“And the other thing is that they’ve leveraged this to the hilt. So it’s a triple whammy, those three factors.”
‘Not a big deal’
Families in their thirties could lose an average of $60,000 if there is a correction of 20 per cent, and that would represent an average of 39 per cent of their net worth. People in their twenties would see their net worth reduced by 45 per cent in the same situation.
It all sounds scary, but young homeowners do have one thing their older counterparts do not — time.
“Even if you’re underwater, it’s not a big deal, because as long as you live in this house and you pay your mortgage, that’s fine,” Benjamin Tal, deputy chief of CIBC’s World Markets, told CBC News.
CIBC’s Benjamin Tal says young homeowners shouldn’t panic about a potential drop in housing prices because they have the luxury of being able to wait it out. (CIBC)
“Of course, it’s difficult to be underwater. It’s not a very good thing to experience. But from a practical perspective, as long as you have a job and you have income, I really don’t see a situation in which you should panic.”
Andrew agrees. Asked what advice he has for young homeowners, he said: “Don’t panic. Yes, your net worth may have declined significantly, but until you go and sell your house, if you’re in the market, you’re in the market.”
Interest rates hikes an ‘urgent issue’
Both Tal and Andrew say the bigger issue at play here is the possibility that interest rates on mortgages will rise, triggering the anticipated drop in housing prices.
“I’m pretty sure we’re not going see a collapse in home prices until we see a rise in interest rates,” Andrew said.
And while most young homeowners can withstand a housing market crash by staying put and waiting it out, not everyone can afford to pay a bigger monthly mortgage.
“If you can’t keep the house because you can’t afford the extra $350-$400 a month in mortgage payments, now you’ve got a really serious and urgent issue,” he said.
‘The economy will slow down’
Soaring interest rates and declining housing prices can also impact the economy at large.
“You have a situation in which more young people, young families, spend more money on their housing as opposed to anything else. So you don’t go to restaurants, you don’t take vacations — you just finance your mortgage,” said Tal.
“And if you don’t [spend money], the economy will slow down, and that will make things even worse because it means that unemployment starts to rise, and therefore some people actually won’t be able to pay at all.”
That’s particularly bad news in Canada, said economist David Macdonald, who authored the Centre for Policy Alternatives study.
“We’re already seeing weak growth in Canada,” he said, “and this would add to that slow growth.”
What’s the solution?
In his study, Macdonald recommends the government look at adopting U.S.-style policies to help young Canadians weather the storm.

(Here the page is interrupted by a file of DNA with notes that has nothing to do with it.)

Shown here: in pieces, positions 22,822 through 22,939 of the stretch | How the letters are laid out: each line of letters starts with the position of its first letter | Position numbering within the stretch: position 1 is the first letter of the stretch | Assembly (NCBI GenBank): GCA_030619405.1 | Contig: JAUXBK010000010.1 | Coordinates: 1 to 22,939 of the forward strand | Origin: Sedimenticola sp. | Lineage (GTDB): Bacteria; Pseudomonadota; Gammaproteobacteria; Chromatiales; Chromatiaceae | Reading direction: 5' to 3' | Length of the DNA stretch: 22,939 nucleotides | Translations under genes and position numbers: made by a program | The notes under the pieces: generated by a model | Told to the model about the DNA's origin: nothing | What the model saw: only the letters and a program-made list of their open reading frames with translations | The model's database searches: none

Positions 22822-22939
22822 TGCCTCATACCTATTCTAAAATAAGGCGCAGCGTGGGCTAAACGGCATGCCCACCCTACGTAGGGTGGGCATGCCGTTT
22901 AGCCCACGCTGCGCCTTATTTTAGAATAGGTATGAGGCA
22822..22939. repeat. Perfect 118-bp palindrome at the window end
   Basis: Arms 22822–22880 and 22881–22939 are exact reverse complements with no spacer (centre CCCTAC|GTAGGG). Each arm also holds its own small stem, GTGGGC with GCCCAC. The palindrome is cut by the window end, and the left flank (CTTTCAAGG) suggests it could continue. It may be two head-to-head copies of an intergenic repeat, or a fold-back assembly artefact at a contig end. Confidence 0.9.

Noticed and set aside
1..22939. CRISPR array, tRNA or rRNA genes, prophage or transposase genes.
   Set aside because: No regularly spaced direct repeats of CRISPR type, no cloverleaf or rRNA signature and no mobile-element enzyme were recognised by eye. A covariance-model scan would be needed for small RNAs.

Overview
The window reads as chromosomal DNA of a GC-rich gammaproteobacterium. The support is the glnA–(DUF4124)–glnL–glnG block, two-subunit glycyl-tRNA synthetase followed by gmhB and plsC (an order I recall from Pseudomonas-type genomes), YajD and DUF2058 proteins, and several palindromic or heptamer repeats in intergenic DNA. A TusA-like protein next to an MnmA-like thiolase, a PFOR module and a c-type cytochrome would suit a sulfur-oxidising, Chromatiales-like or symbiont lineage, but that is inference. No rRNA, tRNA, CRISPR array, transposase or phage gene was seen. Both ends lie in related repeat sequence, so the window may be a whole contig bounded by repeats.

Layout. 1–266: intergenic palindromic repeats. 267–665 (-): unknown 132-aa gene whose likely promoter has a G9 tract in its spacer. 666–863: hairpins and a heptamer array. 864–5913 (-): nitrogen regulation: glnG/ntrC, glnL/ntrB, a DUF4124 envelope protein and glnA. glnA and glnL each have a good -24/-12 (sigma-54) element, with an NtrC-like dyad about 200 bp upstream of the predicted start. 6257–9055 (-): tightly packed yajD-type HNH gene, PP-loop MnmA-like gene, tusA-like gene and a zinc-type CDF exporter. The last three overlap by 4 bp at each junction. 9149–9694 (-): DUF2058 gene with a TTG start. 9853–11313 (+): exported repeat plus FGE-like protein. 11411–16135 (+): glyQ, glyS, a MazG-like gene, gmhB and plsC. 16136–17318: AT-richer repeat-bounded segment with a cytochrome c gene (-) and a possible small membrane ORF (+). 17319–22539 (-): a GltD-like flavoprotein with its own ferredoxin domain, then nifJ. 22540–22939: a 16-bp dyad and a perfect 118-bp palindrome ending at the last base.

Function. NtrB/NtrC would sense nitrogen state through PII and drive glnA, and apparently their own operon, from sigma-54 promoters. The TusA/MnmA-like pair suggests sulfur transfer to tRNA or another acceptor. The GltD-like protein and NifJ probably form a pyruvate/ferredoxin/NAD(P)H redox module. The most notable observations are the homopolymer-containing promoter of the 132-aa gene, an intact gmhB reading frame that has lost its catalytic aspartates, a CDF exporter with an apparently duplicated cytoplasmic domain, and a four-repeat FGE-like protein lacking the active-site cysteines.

That could mean giving unemployed homeowners some leeway on their mortgages, or allowing those in extreme circumstances to walk away from their mortgages without taking a huge hit to their credit scores.
But these are solutions for later down the road, when prices start dropping, he says.
In the meantime, Tal said young and prospective homeowners should make sure they have enough wiggle room in their budgets to comfortably make monthly mortgage payments even if rates rise by a couple of percentage points.
“If they cannot do it, they should buy a smaller house,” he said.
Or, not buy a house at all.
‘There’s nothing wrong with renting’
Studies like this one might put you off buying at all, and that’s a perfectly reasonable option, said Andrew, especially in high-cost cities like Toronto, Vancouver and Calgary, where a housing market crash would hit hardest.
“If you look at a lot of world-class cities around the globe, there’s nothing wrong with renting. If you lived in New York City, you could easily rent your entire life and you wouldn’t feel inadequate about it.
“We’ve got this kind of Canadian hang-up,” he said. “There’s this sense that if you don’t own your own home … you’re not a success. And I think that’s changing.”
Homeowners in big, expensive cities like Vancouver stand to lose the most if housing prices drop. That’s why some analysts say it might be better for city-dwellers to rent. (Robert Giroux/Getty Images)
Renting means avoiding the hidden costs of home ownership, like maintenance and property taxes. What’s more, you can up and leave whenever you want.
“Certainly for young people, as long as you’re saving some money, as long as you’re putting a significant amount away monthly and working toward that long-term goal, there’s absolutely nothing wrong with that.”
Source: CBC Sheena Goodyear, CBC NewsPosted: Nov 16, 2015 5:00 AM ET